Guyana HIV Prevention Program Helps a Troubled Youth

Guyana HIV Prevention Program Helps a Troubled Youth

Karla came from a troubled home where there was domestic violence, drug use, and general turbulence. She was repeatedly sexually abused by a relative in her home.

In 2008, Karla participated in the In School Youth (ISY) HIV prevention program at her secondary school in Region 4, Guyana.

Agape Network Incorporated, a USAID-funded, faith-based organization, leads the ISY program. Agape receives technical assistance from USAID's Guyana HIV/AIDS Reduction and Prevention Program, Phase II (GHARP II), led by Management Sciences for Health with Howard Delafield International and AIDS Healthcare Foundation,

At school, the ISY facilitators observed that Karla was reluctant to participate in the interactive sessions of the ISY program. She was very aggressive and appeared angry.

In one of the ISY sessions, students were asked to anonymously submit one difficult decision that they had had to make. One of the submissions was shocking, as it was about a decision on whether to kill someone. The facilitators of the program presented an open invitation to support the person who had written the note, but no one responded.

A few sessions later, Karla came forward and identified the note as being hers, but refused to divulge anything about her situation. However, the persistence and methodology of the facilitators helped her trust them, and Karla eventually reached out for their support; this initiated a connection that has lasted for the past three years.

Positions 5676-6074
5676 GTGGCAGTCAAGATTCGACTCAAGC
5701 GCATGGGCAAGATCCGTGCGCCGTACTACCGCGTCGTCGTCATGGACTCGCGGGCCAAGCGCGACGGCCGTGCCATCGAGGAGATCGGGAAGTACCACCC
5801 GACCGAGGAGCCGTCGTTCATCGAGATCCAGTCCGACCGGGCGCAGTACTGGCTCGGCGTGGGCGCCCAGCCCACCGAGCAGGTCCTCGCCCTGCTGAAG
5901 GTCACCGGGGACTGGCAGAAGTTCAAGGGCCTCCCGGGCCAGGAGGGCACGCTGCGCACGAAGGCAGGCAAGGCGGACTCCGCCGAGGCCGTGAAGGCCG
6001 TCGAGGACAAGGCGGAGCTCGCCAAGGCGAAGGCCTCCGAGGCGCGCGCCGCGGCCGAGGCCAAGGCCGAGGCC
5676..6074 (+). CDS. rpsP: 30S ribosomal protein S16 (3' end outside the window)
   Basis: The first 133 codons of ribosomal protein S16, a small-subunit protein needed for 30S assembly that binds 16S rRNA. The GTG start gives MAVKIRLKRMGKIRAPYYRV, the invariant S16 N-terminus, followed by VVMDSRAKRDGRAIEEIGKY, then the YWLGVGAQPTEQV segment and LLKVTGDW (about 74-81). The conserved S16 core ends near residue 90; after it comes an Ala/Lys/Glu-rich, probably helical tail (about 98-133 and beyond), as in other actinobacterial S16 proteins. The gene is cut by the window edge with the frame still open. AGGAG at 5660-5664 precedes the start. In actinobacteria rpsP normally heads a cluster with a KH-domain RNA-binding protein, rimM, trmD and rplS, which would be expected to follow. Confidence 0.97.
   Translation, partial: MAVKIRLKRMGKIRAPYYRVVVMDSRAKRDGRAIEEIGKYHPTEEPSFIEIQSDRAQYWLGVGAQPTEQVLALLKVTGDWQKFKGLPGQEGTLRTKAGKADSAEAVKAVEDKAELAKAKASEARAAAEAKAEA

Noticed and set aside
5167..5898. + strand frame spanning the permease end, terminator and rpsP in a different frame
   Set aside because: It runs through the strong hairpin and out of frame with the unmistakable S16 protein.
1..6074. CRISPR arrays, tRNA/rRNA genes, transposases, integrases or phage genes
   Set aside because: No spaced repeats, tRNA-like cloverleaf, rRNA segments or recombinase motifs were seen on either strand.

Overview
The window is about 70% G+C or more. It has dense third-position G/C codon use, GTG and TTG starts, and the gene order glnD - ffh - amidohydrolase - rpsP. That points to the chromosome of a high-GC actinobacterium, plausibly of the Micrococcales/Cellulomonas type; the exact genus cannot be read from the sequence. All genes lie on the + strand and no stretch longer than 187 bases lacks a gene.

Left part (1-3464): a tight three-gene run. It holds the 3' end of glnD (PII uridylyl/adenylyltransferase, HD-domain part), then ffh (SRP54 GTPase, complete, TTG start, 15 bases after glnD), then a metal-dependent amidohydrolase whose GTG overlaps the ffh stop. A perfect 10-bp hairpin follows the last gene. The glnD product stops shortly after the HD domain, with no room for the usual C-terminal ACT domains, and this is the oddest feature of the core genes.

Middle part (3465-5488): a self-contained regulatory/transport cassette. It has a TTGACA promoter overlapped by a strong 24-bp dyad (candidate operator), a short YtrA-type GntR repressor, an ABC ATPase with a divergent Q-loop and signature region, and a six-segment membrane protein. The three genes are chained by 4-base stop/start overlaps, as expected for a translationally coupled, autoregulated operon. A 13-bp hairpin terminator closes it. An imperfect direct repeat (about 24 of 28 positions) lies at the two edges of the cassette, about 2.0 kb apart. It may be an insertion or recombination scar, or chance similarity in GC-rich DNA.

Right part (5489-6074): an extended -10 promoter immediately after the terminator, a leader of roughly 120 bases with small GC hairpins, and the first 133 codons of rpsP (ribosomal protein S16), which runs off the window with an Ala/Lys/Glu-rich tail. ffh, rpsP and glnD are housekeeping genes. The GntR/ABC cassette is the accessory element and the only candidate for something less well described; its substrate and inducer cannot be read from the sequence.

Early in the support period, when Karla was in her final year of high school and about to write Caribbean Secondary School Examinations Certificate, she wrote a suicide note which was found by the principal of her school. The principal reached out to an ISY facilitator for help. Personnel from Agape Network hurried to the Georgetown sea walls, and found Karla.

After six hours of counseling, Karla began to feel that her life did have meaning, and rescinded her decision to "end it all" by drowning herself.

Karla began to think about her future, and, with support, was able to successfully complete secondary school. Initially she wanted to be an architect, but the impact of Agape’s assistance in her life led her to decide to become a teacher, so she might positively affect young lives as hers has been.

Karla is now a national athlete who plays professional basketball and has started volunteering with Agape Network, in the ISY program that she credits with saving her life.

In her words, "Agape network showed me how to channel my terrible anger into productivity, and they are the reason I am alive today. Imagine I was heading to the sea walls to drown myself; it felt as though the world had nothing to offer me, and Agape helped me.”

Karla sums up her future as follows: “I see greatness ahead, I want to be a teacher because there are many young people in my community that are experiencing what I experienced, and I want to help save their lives and give them a chance at a bright future, like me."

Mala Persaud, MA, is Health Systems Manager at Guyana HIV/AIDS Reduction Program (GHARP II).

Correction, July 17, 2012: This post was originally credited to another author. We updated the post to reflect the correction.

Comments

Abdulkadir
Hello, its a good job you are doing for our youth around the world. I want to comment for strengthening social behavior change communications in the community. Lastly I thank you all for saving the lives of people living with HIV/AIDS. I am also a PLHIV living in sokoto as well.

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